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U.S. Trade Representative Robert Lighthizer, right, and White House Director of Trade and Manufacturing Policy Peter Navarro arrive at the Office of the U.S. Trade Representative, in Washington, D.C., on Feb. 19, 2019.JIM WATSON/AFP/Getty Images

Margaret McCuaig-Johnston is a Distinguished Fellow at the Asia Pacific Foundation of Canada and a Senior Fellow at the China Institute, University of Alberta

The unhappiest men in Washington are not, as you might expect, President Donald Trump and his lawyer Rudy Giuliani, who are under intense pressure for their actions regarding Ukraine. Rather the unhappiest men have to be Robert Lighthizer and Peter Navarro, the U.S. trade representative and White House director of trade and manufacturing policy respectively. The trade deal announced by Mr. Trump on Friday was no deal at all from their perspective.

We all remember when Mr. Trump went to China in 2017 – red carpets were rolled out, gilt signs embossed with his name were hung and President Xi Jinping became Mr. Trump’s new best friend.

Then, in 2018, Mr. Lighthizer and Mr. Navarro wrote searing reports on the Chinese business tactics that had taken advantage of American firms in myriad ways. These reports gave substance to the anti-China rhetoric that Mr. Trump had used during the election campaign and this won Mr. Trump’s attention back.

Mr. Lighthizer’s measured, comprehensive Section 301 report in March of last year, followed by an update report in November, was a strong account of aggressive Chinese business practices. These included forcing U.S. firms into joint ventures rather than allowing them to have wholly foreign-owned enterprises in China; making them reveal their core intellectual property to their Chinese partner, without that partner having to reveal their own IP; demanding that the products of joint ventures be branded in the Chinese partner’s name; IP being shared by government authorities with competitor companies; and many other business practices not found in other countries. Mr. Navarro’s report in June of last year used stronger language in documenting cases such as cyber hacking of firms, evasion of U.S. export controls, counterfeiting and physical theft of technologies.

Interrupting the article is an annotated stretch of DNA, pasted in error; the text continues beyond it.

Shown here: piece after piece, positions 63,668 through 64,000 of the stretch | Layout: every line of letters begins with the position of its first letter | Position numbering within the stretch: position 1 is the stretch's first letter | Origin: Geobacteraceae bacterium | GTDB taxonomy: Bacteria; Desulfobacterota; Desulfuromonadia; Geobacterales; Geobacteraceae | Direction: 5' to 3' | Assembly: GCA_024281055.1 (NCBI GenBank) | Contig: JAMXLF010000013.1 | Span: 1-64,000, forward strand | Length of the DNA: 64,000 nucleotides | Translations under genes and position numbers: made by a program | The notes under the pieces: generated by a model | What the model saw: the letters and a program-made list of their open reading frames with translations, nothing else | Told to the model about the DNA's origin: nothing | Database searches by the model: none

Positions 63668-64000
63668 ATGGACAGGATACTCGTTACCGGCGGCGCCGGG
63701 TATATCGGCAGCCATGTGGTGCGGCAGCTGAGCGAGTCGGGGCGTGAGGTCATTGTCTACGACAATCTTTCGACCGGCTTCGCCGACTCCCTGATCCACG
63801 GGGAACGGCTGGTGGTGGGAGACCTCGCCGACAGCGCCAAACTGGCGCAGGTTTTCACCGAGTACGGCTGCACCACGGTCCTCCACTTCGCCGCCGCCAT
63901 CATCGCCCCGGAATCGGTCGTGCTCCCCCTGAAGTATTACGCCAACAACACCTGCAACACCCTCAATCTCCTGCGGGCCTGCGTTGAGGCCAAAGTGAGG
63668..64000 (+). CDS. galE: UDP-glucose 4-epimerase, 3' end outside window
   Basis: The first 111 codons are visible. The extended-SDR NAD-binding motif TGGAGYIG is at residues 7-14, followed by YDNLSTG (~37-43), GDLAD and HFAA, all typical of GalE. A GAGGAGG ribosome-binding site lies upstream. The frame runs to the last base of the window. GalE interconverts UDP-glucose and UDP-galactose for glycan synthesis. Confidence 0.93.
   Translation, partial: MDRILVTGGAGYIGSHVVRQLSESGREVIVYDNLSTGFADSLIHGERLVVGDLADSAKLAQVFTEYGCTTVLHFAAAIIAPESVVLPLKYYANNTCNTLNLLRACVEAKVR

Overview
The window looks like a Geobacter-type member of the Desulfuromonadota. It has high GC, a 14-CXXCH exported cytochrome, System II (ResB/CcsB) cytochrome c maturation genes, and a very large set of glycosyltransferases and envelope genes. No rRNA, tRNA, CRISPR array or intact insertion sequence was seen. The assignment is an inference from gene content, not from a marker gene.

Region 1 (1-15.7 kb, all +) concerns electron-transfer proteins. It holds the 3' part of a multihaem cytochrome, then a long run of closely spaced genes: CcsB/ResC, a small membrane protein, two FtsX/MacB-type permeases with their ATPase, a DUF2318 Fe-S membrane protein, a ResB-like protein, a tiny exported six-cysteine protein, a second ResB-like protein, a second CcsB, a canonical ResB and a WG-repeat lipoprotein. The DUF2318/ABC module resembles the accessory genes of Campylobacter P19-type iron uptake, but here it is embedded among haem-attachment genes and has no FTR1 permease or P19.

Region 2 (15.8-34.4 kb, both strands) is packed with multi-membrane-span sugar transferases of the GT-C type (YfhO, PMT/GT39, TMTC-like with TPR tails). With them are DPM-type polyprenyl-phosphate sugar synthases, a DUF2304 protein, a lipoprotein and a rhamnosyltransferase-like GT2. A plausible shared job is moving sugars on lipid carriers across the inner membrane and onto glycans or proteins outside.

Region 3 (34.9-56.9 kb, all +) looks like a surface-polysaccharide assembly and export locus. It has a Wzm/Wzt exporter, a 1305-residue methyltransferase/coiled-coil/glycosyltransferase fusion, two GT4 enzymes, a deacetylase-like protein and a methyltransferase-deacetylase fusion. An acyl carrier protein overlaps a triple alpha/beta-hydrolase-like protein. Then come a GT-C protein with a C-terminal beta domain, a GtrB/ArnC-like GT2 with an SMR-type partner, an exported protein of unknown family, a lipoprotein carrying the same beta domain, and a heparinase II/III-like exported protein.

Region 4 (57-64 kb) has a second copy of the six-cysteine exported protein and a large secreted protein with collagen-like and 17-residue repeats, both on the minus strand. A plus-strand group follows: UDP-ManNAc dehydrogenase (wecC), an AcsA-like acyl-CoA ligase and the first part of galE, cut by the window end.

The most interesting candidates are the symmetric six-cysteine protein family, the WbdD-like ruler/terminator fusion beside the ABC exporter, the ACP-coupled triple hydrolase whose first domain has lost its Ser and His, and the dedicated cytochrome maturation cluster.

In April of this year, U.S. Trade Representative (USTR) invited me to come to Washington to brief officials involved in the negotiations. My own research has covered dozens of Canadian firms that have experienced the same problems and worse. Most often their joint venture ownership ratio was unbalanced, giving the Canadian firm only 10, 20, 30 or 40 per cent share when it was 100 per cent the Canadian technology being manufactured. And over time, the Chinese partner often tried to take over the whole joint venture leaving the Canadian company without its technology still being made in the Chinese market. So I was hoping that the heavy guns of USTR and the White House could bring about a shift in Chinese business practices that would benefit all Western firms, including Canada’s.

But on Oct. 3, the lead negotiator for China, Vice-Premier Liu He, told visiting dignitaries that he would not include in his negotiating package any commitments on reforming Chinese industrial policy or state subsidies. That seemed to kill the prospect of progress on the issues raised in the USTR and White House reports.

When we heard that Mr. Trump would meet with Mr. Liu at the White House on Friday, it was clear that the President was hoping for a new trade deal – no doubt the biggest and the best trade deal ever. The Chinese wanted an agreement and Mr. Trump needed one as a distraction from his other problems. It was a disappointment, however, that this is only a phase one agreement, with the Oct. 15 tariff hike called off by the President.

To our dismay in Canada, however, it also includes US$40-billion to US$50-billion in agriculture exports from the U.S. to China. The Chinese people are not likely to eat that much more. Therefore, it can be expected that these exports will come at the expense of exports from other countries.

Given Canada-China relations at this time, Canadian agricultural products, already hurting from Chinese bans, can expect to be at the top of the list of those exports to be displaced by sales of American products. Already Chinese purchases of U.S. soybeans and pork are up – two Canadian products that have been hit by the Chinese bans. While we have been paying the price these past 10 months for the American request that we extradite Huawei chief financial officer Meng Wanzhou, a bigger cost in our own agricultural exports could be just ahead.

We should expect that this issue will be on the top of the agenda for the newly elected prime minister with a more aggressive President Xi and less engaged President Trump. And we can be sure that Mr. Lighthizer and Mr. Navarro will also be looking to engage both their own President and the Chinese trade delegation on China’s aggressive business practices as a phase two of their negotiations. Canadian firms should wish them more success next time.